In 2016, the Environmental Protection Agency provided $28 million in funding for shoreline restoration, pollution mitigation, and education projects in Puget Sound. If the Trump administration’s proposed budget goes through as drafted, that funding by 2018 would drop to just $2 million — putting it among the most drastic local cuts in the nation.
According to data obtained by The Oregonian, Puget Sound gets a slightly better deal in the plan than just a handful of other recipients, including the San Francisco Bay and the Great Lakes region. As it stands, the budget blueprint would shave off a quarter of the EPA’s total budget, from about $8 billion right now to about $6 billion in 2018, and eliminate some 3,000 jobs.
“It’s incredibly dramatic,” says Chris Wilke, executive director of Puget Soundkeeper, an organization that supports clean water and ecosystems in Puget Sound and may see a fiscal impact on a project that targets pollutants from boats and marinas. “It’s important to realize that these aren’t just numbers on the page. These are programs that are cleaning up toxic pollution, going to construct water treatment facilities… This is not about enforcement, about issuing fines, this is about actually protecting our air and water and some of our most cherished national areas.”
Puget Sound, along with the Chesapeake Bay and the Everglades, has been declared an estuary of national significance under the current EPA; under the new proposed budget, both Puget Sound and the Chesapeake Bay would lose nearly all of their EPA funding. Also under attack: the majority of funding for anything having to do with enivronmental justice, which addresses the disproportionate impacts of pollution on marginalized communities.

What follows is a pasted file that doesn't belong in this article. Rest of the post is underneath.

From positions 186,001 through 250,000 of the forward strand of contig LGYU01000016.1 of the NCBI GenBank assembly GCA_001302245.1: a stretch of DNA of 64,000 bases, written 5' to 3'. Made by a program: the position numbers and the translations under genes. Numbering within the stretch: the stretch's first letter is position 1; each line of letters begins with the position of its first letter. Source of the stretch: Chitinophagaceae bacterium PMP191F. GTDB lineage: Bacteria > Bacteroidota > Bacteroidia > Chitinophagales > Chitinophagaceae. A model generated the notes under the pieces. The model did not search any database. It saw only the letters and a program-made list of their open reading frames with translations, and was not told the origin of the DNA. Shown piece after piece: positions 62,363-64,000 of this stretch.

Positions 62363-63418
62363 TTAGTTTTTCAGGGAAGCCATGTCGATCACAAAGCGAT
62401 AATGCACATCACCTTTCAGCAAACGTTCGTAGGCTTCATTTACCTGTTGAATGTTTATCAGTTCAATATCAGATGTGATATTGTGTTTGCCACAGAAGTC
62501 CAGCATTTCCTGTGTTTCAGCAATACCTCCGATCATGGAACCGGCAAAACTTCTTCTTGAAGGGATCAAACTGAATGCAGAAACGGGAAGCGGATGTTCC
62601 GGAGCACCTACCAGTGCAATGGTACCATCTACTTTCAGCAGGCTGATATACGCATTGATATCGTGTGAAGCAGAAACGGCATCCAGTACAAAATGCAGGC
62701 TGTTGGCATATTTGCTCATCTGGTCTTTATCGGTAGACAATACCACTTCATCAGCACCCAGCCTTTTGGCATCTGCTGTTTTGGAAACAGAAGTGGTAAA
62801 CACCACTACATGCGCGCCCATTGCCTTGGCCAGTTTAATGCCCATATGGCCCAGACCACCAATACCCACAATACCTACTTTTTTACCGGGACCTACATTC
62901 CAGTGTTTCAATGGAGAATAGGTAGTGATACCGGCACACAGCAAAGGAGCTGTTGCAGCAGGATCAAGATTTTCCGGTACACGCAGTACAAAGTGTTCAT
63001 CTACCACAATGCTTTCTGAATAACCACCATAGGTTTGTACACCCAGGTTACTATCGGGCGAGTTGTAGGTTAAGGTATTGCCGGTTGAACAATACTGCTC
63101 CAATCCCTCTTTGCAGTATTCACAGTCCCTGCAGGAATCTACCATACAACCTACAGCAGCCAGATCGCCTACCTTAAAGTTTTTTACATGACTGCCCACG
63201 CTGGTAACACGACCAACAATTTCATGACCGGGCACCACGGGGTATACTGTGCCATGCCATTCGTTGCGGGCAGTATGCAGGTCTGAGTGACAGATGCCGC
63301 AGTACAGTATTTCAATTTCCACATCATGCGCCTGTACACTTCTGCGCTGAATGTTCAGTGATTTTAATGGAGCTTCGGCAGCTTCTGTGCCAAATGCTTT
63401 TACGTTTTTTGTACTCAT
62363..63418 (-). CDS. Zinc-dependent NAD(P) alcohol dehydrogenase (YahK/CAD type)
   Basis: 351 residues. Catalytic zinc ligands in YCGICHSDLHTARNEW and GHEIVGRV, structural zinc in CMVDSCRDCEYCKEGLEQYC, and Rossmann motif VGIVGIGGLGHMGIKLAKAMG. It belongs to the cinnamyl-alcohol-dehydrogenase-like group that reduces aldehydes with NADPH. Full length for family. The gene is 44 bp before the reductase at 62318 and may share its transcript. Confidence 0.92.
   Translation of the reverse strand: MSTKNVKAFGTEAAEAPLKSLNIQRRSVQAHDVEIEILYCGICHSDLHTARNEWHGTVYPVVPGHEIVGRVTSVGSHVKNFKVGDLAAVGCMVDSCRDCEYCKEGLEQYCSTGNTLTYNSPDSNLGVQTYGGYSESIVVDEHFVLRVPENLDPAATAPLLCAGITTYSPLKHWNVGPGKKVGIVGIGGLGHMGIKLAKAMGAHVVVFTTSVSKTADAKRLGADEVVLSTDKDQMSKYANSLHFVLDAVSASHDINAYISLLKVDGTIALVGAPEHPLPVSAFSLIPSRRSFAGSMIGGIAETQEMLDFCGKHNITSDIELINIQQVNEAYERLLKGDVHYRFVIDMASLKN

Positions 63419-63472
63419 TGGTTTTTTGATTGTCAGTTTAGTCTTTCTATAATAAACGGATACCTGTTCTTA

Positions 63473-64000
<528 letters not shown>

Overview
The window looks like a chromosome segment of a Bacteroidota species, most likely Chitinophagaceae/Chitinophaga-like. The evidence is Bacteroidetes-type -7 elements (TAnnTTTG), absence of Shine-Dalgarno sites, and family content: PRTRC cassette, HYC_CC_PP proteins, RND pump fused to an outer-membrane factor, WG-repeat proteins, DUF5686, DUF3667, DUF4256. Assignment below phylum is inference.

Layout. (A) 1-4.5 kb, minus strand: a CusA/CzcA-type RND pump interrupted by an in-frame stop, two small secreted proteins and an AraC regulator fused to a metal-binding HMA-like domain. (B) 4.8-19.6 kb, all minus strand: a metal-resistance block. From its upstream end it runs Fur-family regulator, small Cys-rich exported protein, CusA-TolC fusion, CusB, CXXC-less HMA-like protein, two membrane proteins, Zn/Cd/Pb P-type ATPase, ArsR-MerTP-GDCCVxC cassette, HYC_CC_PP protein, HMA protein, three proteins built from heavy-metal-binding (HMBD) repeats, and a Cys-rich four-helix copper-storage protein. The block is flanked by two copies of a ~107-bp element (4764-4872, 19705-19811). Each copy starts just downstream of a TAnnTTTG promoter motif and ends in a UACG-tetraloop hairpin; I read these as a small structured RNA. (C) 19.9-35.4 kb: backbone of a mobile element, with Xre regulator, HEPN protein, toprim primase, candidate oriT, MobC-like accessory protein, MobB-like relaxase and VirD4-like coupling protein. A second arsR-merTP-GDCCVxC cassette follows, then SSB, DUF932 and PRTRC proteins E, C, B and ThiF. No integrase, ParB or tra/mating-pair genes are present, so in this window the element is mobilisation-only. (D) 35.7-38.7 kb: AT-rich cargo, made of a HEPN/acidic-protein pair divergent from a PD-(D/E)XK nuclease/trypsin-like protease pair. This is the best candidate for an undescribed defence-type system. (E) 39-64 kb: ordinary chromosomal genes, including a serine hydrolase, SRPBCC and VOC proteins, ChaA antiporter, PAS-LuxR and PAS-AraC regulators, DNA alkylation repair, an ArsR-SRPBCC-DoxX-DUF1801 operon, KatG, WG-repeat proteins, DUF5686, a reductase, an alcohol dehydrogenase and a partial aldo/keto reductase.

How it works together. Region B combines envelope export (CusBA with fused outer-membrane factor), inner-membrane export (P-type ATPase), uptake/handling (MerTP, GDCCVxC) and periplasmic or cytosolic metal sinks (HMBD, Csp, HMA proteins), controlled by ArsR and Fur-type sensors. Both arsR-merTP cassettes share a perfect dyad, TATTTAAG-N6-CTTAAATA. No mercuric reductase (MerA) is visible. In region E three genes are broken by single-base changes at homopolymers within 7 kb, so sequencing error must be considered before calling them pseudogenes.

Promoting clean air and water, Wilke notes, is something that President Donald Trump has said he supports (while simultaneously issuing an executive order that would limit the scope of the Clean Water Act). This blueprint “is in direct contradiction” to some of the high-level statements coming out of the administration, he says. “There’s a lot of hypocrisy going on right now.”
And while Trump has often declared his stance that environmental regulation destroys jobs, Wilke takes care to add that in addition to eliminating 3,000 jobs with the EPA, the plan would also eliminate local jobs that depend on this funding, such as toxic cleanup work, constructing water treatment plants, or helping salmon survive. “The net result here is more closed swimming beaches, more drinking water sources impacted,” he says — not to mention the impact on the federal government’s obligation to protect tribal fishing rights. Millions in EPA funding currently supports the Northwest Indian Fisheries Commission.
None of this is set in stone yet; there will likely be changes. But the draft does nothing to allay the fears stoked following the nomination of EPA head Scott Pruitt, who has repeatedly sued the EPA and debated the existence of human-caused climate change, and during Trump’s first week in office, when the new administration put a temporary freeze on all EPA grants (and a gag order on all EPA employees).
“The thing that [the new administration] needs to be aware of is that… these are things that people care about,” Wilke says. “They’re not going to be able to hide from this. If we go back to the 1960s with rampant pollution — our rivers catching on fire — people are going to know who is the source of those changes. I hope it doesn’t come to that. But that’s basically what’s at stake.”
UPDATE (March 4, 10 a.m.): U.S. Representative for Washington’s 7th District Pramila Jayapal weighed in on the draft budget this morning. “By slashing this agency, President Trump is putting our children and our planet at great risk,” read the statement from Jayapal, who is vice ranking member of the House Budget Committee. “I intend to do everything I can to fight back against the Trump administration’s irresponsible, ill-conceived budget proposals.” This follows on a joint statement issued yesterday by her fellow Democratic reps Derek Kilmer, of Washington’s 6th district, and Denny Heck, of the 10th. The statement quotes Killmer, the vice ranking member of the House Appropriations Committee, saying, “On the heels of a speech in which President Trump committed to working for clean water and good jobs, this proposal would devastate efforts to restore shellfish beds, revitalize salmon runs, and recover the Sound for future generations.”